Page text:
There’s a claim in Chapter 2 of Pedagogies of Crossing that I find myself returning to whenever I consider the cultural conditions of Blackness: “Capitalism is able to position itself as being more progressive than the ‘‘mainstream,’’ progressive enough to […] hold out the promise of befriending them…” (Alexander 2005, 75). Capitalism’s ability to position itself as a “natural” ally to Blackness and tie moves towards liberation to consumption is troubling, and especially evident as corporate forces converge upon Black feminisms and radical belief systems. Consider the role that corporations like Nike play in ingraining themselves into Black culture and aesthetic, then co-opting Black struggle as a means to sell a shoe. Nike’s signing of Colin Kaepernick comes to mind. This seems, on first glance, to be a detached concern, tied more to a disdain for capital than anything else. However, many of the poetics of Quashie (2021) call us to imagine, which is exactly where this analysis draws its conclusions.
What happens when we imagine a Blackness untethered to capital? What does an aesthetic of Black living-ness/alive-ness look like, sound like, and feel like in a world where those aesthetics are not filtered through the aggressive market capitalization of, say, Lizzo. Or Allen Iverson. Or the Black pop star in general, the Black basketball player, the Black poet, the Black activist, or the Black radical. This ends up reflected in the ways that Black folks (and especially Black women) have to relate to their aesthetics, to the very way they engage with their own bodies. To quote Bowen (2021): “white supremacist capitalist sexism isn’t invested just in how women look but in how they relate to their own beauty” (44). Black women are pressured (both by capital, and the men/women it captures) to relate to an aesthetic that reinforce the terms of “failure” regarding their own bodies. Bowen points to the silk wrap, the sew-in, the acrylic nails, and designer bags, all as options made available culturally to women who “needed” to hide the alleged failure of a fat body, or a Black body, or both. The principles by which a fat Black femme aesthetic is judged is incoherent, constantly contradictory, and almost impossible to escape. Dress well, and you are vain. Flaunt your size, and you are simply “the BBWs that like me.” Get surgery, and you’re basically a shallow handmaiden to the patriarchy. But accept your body, and you must engage with a brand of body positivity that leaves the onus on women to accept their bodies while men mock them.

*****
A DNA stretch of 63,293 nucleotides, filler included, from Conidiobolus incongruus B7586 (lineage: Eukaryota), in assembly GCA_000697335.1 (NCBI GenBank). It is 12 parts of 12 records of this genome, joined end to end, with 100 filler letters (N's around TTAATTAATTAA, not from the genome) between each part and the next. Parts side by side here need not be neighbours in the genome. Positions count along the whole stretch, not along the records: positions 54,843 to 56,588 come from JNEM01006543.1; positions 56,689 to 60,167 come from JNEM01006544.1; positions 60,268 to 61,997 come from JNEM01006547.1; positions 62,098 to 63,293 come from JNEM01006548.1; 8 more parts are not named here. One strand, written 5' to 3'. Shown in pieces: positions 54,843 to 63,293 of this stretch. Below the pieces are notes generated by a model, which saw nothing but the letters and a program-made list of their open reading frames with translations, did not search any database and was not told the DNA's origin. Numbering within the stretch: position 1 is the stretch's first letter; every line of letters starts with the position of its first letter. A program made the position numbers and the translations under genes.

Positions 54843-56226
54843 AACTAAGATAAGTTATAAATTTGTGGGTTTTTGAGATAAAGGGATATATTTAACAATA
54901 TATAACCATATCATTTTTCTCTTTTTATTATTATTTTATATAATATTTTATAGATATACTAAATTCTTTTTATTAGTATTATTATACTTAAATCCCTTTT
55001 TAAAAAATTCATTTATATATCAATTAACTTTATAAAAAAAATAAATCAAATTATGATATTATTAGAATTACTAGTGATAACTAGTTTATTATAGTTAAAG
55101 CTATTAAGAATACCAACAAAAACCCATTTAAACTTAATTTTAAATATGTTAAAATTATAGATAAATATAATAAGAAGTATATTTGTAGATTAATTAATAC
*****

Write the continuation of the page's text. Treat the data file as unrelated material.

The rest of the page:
The PBS video about SOLHOT (saving our lives, hear our truths) was especially illuminating when discussing the fellowship of black girls and how black girlhood could be considered as a site for freedom. Pairing this statement with the readings from Bad Fat Black Girl (2021) by Sesali Bowen, Black girlhood as freedom works to counter the prescribed white patriarchal heteronormativity that is supported by capitalism. Bowen writes, “beauty is a politicized concept precisely because it maintains what bell hooks calls ‘imperialist, capitalist, white supremacist patriarchy,’ a system of oppression that gives all of us something to aspire to” (25). Another moment in the SOLHOT video that resonated with me was the idea of loudness and volume as colonizing tools used to oppress black girls and women in particular. The interviewees in the video discuss how volume control is often associated with black girls being “too loud”, which additionally insinuates that they shouldn’t be occupying a specific space. Later, one of the women continues with this idea, saying, “loudness in terms of ‘I’m coming as I am and we are already seen as too much'” (19:10 mins). Not only is volume considered in this “loudness” but the physical space taken up by black women is also considered as loud.
The other events in the AGITATE! Feminist Knowledge Production event series, Poetry, Academia, And Feminist Knowledge-Making: A Workshop With Celina Su and Feminisms, Translations, Solidarities: A Conversation with the Translators and Editors of ‘The Purple Color Of Kurdish Politics’ are available on AGITATE Now!